Over the last couple of weeks, the challenge of right-wing populist, Geert Wilders, in the Netherlands, had started to wane, ahead of this week's elections. The reality of Trump's election in the US, of Brexit in Britain, has begun to sink in to people across the globe, and begun to cause an oppositional reaction. As I have been arguing for a long time now, the material basis for the political centre, that existed for the last thirty years, has collapsed. It was, in any case, built on a fantasy of paper wealth that was presumed to grow each year like topsy, founded on nothing but the apparently magical properties of compound interest. That fantasy cannot be reconstructed, but nor can the economic policies that rested on it provide any solution for current problems, and so the basis for the political centre has collapsed with it. As the centre has collapsed, and continued to decay, so on the one hand it breeds right-wing populism on the one side, and left social-democracy on the other.
In the US, that groundswell that initially grew as part of the Occupy Movement, and that began to organise politically in support of Bernie Sanders, is now having to organise and focus even more to oppose Trump and the Republican administration. Across Europe, following Brexit, and the challenges being put up by Le Pen, Wilders, Grillo and other right-wing populists, a similar regroupment and reorganisation of social forces on the left is occurring. It takes a multitude of forms. In Britain, it is the Corbyn movement; in France it is the election of Hamon.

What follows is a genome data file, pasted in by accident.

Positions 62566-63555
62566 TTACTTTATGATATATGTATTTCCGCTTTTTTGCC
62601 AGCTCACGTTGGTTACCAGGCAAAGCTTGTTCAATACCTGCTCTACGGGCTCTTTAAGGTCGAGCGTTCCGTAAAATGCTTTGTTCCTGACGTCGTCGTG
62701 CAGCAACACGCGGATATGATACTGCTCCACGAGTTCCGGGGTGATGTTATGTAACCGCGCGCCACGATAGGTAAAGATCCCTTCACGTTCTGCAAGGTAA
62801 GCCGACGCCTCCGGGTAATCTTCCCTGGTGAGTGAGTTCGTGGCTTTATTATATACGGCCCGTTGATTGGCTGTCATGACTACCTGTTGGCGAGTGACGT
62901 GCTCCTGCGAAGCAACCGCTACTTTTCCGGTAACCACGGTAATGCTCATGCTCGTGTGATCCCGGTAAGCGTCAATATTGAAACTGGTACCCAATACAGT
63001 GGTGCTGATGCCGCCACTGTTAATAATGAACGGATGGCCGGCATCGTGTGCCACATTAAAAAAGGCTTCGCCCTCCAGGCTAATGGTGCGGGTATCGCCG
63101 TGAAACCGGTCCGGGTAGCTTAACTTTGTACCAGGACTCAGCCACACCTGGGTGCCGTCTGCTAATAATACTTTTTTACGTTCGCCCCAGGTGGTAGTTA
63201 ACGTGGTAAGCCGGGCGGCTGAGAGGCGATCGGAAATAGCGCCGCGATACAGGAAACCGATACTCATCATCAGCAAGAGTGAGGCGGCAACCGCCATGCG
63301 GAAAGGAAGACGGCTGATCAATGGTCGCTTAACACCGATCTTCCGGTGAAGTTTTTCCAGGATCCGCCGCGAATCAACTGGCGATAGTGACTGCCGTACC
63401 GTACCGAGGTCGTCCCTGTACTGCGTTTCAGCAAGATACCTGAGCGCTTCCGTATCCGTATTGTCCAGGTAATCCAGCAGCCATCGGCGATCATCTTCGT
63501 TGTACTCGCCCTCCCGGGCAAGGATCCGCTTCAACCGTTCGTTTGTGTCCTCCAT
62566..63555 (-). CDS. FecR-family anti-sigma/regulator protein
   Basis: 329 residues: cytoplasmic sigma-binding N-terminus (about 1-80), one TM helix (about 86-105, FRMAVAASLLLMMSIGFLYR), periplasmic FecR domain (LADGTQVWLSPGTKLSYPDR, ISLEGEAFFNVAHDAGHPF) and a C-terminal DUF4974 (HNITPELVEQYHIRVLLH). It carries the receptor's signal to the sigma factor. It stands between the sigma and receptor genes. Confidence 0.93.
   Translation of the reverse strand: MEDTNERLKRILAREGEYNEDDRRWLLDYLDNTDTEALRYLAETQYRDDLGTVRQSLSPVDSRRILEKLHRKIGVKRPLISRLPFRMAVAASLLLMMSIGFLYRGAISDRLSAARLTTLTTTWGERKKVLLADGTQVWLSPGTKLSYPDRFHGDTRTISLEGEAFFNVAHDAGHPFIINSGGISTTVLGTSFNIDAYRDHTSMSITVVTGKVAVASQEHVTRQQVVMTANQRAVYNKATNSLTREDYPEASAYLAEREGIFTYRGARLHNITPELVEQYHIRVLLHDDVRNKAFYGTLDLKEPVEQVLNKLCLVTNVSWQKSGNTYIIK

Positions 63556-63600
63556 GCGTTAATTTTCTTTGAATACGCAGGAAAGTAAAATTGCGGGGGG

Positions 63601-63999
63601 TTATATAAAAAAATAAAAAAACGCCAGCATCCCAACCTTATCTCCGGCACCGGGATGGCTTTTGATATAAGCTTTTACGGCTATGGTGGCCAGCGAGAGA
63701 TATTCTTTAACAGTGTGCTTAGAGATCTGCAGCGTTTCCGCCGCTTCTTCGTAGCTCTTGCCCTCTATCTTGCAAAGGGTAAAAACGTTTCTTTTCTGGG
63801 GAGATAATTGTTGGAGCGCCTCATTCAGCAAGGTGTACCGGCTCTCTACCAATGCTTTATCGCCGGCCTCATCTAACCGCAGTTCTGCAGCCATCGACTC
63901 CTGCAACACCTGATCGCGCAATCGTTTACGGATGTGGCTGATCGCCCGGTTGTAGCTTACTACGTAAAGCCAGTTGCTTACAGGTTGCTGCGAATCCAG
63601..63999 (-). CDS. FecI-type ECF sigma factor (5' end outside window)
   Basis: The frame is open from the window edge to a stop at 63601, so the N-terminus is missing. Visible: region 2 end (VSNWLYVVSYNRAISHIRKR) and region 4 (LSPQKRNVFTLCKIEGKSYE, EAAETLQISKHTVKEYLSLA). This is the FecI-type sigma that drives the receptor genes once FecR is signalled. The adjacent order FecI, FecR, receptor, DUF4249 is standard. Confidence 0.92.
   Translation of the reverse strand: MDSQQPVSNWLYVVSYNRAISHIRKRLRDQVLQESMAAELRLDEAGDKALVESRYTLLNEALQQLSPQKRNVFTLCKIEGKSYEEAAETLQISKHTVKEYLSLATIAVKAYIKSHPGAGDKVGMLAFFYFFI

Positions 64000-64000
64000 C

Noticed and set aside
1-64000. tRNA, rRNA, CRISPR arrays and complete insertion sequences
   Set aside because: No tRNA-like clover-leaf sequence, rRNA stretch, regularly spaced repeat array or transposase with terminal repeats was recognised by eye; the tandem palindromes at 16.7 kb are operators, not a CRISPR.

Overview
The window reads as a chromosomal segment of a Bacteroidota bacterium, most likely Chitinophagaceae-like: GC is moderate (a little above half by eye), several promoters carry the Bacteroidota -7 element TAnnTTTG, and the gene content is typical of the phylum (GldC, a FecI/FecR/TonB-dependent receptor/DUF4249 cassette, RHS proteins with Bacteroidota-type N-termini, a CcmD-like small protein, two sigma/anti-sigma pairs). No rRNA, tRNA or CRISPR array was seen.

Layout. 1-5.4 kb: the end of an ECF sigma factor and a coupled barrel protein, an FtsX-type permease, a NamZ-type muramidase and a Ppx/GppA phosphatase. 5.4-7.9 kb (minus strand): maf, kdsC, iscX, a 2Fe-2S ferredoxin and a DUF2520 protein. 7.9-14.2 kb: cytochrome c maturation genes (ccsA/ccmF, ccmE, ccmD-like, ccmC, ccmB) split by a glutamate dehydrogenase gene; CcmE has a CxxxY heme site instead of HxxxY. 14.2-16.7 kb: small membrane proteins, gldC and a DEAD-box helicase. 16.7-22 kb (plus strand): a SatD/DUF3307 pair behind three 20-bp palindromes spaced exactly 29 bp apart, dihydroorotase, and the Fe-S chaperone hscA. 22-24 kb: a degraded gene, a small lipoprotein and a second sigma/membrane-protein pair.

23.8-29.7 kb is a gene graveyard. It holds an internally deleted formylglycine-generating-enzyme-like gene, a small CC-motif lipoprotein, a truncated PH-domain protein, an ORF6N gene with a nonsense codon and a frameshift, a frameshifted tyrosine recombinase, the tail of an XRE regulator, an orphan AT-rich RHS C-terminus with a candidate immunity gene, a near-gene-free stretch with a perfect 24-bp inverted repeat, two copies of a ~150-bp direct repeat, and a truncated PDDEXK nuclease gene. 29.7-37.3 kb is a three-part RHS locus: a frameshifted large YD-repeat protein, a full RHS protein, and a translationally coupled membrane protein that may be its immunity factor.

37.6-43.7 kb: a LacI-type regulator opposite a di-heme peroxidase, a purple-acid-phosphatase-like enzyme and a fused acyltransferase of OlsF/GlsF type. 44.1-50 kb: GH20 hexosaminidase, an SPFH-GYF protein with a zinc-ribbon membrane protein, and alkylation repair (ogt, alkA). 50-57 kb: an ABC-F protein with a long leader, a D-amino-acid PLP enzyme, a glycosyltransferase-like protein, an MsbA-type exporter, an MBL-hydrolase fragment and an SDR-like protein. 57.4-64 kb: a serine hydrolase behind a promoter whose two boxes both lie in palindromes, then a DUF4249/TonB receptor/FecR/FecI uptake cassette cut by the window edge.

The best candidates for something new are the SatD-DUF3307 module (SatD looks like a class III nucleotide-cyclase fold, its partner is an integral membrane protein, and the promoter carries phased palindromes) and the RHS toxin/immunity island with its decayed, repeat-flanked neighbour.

In other places it does not appear even as something particularly left. In Germany it is the return of Martin Schulz, as the SPD appears likely to overtake Merkel; in the Netherlands, the social-liberal, D66 are gaining ground on the basis of its pro-EU federalist programme. That is rather like the rise of the Liberals in Britain a few years ago, who were wrongly seen as being a progressive, modernist alternative to the Blair-right Labour Party, a delusion that has returned, in ghost form, in recent by-elections, as a response to the collapse into nationalism over Brexit of Corbyn's Labour Party.
No one should expect that workers and activists will arrive at the correct solutions immediately. As Engels once advised US socialists, mass working-class movements only develop the correct programmes by learning from their mistakes. Only when those old ideas that provided the basis for the last 30 years, represented by parties like the British Liberals, the Blair-rights, D66 and the other parties of the political centre are seen to offer no solution, and when equally the kind of national socialist politics represented by all those still influenced by the legacy of Stalinism, are also exposed, will workers begin to develop the kind of internationalist, social-democratic programme required to deal with their current problems, on the way to developing the socialist programme required to secure their futures.
The success of D66 in the Netherlands shows another aspect of this. In the 1930's, Trotsky warned the German Stalinists about the danger of them responding to the rise of the Nazis by adopting a nationalist stance themselves. He was right. As the German Communist Party adopted a wording very similar to the nationalistic language of the Nazis, instead of undermining the Nazis support amongst sections of the working-class, and those who felt “left behind”, it simply legitimised the Nazis arguments, and given the choice between the authentic nationalism of the Nazis and the adopted nationalism of the Stalinists, all those Germans who felt “left behind”, and who sought an easy scapegoat for their predicament, flocked to Hitler.